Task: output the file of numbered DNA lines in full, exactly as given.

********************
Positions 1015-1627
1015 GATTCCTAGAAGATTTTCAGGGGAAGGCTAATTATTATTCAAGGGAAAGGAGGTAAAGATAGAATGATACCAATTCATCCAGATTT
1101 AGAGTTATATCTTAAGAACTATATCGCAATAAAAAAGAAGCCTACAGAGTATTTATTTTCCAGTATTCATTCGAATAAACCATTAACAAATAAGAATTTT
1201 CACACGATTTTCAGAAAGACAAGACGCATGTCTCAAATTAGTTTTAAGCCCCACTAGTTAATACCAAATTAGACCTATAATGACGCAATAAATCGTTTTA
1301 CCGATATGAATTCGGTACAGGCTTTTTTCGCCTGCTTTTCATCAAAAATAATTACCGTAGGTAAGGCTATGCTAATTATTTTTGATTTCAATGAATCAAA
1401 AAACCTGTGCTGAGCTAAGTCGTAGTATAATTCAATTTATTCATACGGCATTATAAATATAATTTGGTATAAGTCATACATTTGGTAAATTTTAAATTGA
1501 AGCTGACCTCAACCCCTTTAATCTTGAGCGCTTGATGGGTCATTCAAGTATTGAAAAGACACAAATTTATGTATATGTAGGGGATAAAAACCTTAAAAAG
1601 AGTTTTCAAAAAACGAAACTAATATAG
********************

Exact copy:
Positions 1015-1627
1015 GATTCCTAGAAGATTTTCAGGGGAAGGCTAATTATTATTCAAGGGAAAGGAGGTAAAGATAGAATGATACCAATTCATCCAGATTT
1101 AGAGTTATATCTTAAGAACTATATCGCAATAAAAAAGAAGCCTACAGAGTATTTATTTTCCAGTATTCATTCGAATAAACCATTAACAAATAAGAATTTT
1201 CACACGATTTTCAGAAAGACAAGACGCATGTCTCAAATTAGTTTTAAGCCCCACTAGTTAATACCAAATTAGACCTATAATGACGCAATAAATCGTTTTA
1301 CCGATATGAATTCGGTACAGGCTTTTTTCGCCTGCTTTTCATCAAAAATAATTACCGTAGGTAAGGCTATGCTAATTATTTTTGATTTCAATGAATCAAA
1401 AAACCTGTGCTGAGCTAAGTCGTAGTATAATTCAATTTATTCATACGGCATTATAAATATAATTTGGTATAAGTCATACATTTGGTAAATTTTAAATTGA
1501 AGCTGACCTCAACCCCTTTAATCTTGAGCGCTTGATGGGTCATTCAAGTATTGAAAAGACACAAATTTATGTATATGTAGGGGATAAAAACCTTAAAAAG
1601 AGTTTTCAAAAAACGAAACTAATATAG